We stopped at this tourist town after dark and there was no open restaurant to be found. Apparently if you come to Iceland before tourist season starts, you should bring ramen or prepare to starve for a night. Thankfully we found a gas station with some hot dogs, which had been our main source of sustenance anyway.
The lodge we stayed at was gorgeous, with an outdoors hot tub that overlooks the lake. It was cold, and we dared Ning to jump into the freezing lake for $100. He did and it was worth the money.
While we were chilling in the hot tub, Scott was taking photos of the full moon overlooking the lake and distant mountains. Then at one point, he asked with some hesitation — “is this the aurora I see in my picture?” What we couldn’t see with our eyes was captured by the long exposure, and it didn’t take long for the group to make a decision. We jumped out of the pool, put on all our layers, and just drove. Despite the smallness of the town, the light pollution was still keeping us from the one thing that has eluded us so far this trip. We drove for about half an hour, without too much care for directions, and found ourselves atop a small hill outside of town. There was an empty parking lot, and when we looked up, there it was! The aurora.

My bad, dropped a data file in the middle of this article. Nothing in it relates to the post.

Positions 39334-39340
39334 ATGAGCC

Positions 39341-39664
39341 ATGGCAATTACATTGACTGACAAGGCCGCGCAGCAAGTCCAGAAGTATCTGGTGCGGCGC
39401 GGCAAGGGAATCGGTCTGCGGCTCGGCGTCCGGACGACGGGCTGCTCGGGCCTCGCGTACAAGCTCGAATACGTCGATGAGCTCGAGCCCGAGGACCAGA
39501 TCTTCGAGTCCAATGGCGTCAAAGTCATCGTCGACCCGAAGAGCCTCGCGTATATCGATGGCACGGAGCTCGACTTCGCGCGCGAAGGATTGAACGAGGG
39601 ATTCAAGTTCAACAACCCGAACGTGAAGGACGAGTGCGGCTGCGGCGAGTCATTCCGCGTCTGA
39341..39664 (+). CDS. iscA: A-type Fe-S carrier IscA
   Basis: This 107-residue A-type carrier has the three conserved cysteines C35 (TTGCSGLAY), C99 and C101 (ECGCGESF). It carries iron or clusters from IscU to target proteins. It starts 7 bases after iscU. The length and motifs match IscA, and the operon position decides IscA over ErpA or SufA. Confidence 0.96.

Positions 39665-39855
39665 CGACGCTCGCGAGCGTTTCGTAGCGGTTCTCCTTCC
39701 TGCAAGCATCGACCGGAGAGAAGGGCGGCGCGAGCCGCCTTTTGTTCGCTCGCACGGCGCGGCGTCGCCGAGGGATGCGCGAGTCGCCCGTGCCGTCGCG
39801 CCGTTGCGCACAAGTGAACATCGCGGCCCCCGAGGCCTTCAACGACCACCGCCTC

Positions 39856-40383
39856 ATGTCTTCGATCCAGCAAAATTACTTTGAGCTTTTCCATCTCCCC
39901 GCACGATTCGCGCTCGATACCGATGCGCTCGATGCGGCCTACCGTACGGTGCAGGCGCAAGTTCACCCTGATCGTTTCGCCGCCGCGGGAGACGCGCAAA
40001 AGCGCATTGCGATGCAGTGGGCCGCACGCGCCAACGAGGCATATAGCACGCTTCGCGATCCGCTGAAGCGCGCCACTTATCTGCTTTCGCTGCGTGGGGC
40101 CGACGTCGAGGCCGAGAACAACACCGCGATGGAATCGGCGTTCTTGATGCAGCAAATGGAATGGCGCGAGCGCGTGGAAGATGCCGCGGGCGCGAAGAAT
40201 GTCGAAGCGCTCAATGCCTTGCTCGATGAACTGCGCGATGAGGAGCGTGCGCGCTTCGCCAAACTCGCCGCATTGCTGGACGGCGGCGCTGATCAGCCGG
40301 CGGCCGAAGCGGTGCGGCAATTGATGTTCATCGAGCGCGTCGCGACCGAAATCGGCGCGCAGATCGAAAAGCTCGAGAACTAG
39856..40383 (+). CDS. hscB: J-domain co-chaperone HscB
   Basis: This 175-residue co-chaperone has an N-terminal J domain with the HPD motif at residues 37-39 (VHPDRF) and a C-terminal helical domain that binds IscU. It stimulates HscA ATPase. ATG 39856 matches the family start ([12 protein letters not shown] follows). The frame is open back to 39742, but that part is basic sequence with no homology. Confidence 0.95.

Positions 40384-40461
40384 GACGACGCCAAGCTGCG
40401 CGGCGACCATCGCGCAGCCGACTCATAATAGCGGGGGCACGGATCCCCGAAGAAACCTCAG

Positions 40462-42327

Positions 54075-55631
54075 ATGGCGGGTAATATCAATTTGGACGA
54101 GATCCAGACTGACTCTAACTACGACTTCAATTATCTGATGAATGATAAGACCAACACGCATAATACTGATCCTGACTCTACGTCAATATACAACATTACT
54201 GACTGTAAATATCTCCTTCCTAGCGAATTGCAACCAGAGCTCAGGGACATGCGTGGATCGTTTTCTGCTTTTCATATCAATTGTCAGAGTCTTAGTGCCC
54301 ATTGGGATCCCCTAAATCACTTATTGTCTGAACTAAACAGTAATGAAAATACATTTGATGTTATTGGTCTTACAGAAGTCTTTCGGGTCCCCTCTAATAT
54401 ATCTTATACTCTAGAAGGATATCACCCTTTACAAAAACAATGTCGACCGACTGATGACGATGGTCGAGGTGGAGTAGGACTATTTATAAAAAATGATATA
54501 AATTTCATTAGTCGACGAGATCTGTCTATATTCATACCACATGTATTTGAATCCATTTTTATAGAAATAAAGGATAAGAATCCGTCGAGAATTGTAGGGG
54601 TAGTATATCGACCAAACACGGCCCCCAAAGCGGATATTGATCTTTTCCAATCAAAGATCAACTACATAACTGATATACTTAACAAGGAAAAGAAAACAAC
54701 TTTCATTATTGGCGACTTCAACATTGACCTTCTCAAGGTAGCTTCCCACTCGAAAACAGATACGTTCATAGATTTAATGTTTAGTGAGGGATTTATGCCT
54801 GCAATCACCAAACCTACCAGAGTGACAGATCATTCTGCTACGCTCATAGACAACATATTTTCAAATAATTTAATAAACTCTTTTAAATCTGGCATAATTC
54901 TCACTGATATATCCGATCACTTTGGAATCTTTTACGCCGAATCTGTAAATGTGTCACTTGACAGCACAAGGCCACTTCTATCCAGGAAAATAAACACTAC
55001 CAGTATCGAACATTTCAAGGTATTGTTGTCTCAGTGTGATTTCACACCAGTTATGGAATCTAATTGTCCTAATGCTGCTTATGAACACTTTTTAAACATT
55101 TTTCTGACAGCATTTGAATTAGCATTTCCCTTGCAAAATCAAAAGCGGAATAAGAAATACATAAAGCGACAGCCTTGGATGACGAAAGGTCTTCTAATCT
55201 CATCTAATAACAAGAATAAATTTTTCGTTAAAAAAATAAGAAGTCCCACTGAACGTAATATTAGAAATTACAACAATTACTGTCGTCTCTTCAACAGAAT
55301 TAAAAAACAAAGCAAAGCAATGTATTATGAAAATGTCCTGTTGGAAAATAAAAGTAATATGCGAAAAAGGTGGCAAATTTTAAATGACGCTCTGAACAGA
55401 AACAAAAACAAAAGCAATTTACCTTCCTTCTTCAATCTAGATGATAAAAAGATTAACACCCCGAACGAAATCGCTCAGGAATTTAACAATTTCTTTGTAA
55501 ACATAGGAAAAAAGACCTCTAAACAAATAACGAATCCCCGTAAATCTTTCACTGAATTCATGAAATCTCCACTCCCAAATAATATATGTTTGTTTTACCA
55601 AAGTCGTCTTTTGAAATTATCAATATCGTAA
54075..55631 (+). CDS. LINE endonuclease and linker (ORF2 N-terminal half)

I confess that I didn’t even think about taking photos of the aurora when I packed. I had no tripod, no remote, and only carried two lenses with low aperture. So when everyone was busy setting up their tripods to capture this beautiful scene, I had a rare chance to just enjoy the moment without thinking about the right angle and shutter speed. The aurora was not as bright as the photos or videos show, our eyes are just too insensitive. But oh how the light danced! Changing colors and positions, floating from one part of the sky to the other. I worried that the clouds might cover it up, but instead they danced together, with the stars and mountains as their faithful audience, and of course, us.
At the end of the night I still took a few photos. They are terrible photos, but I needed something to remind me of the night. The dance. The light.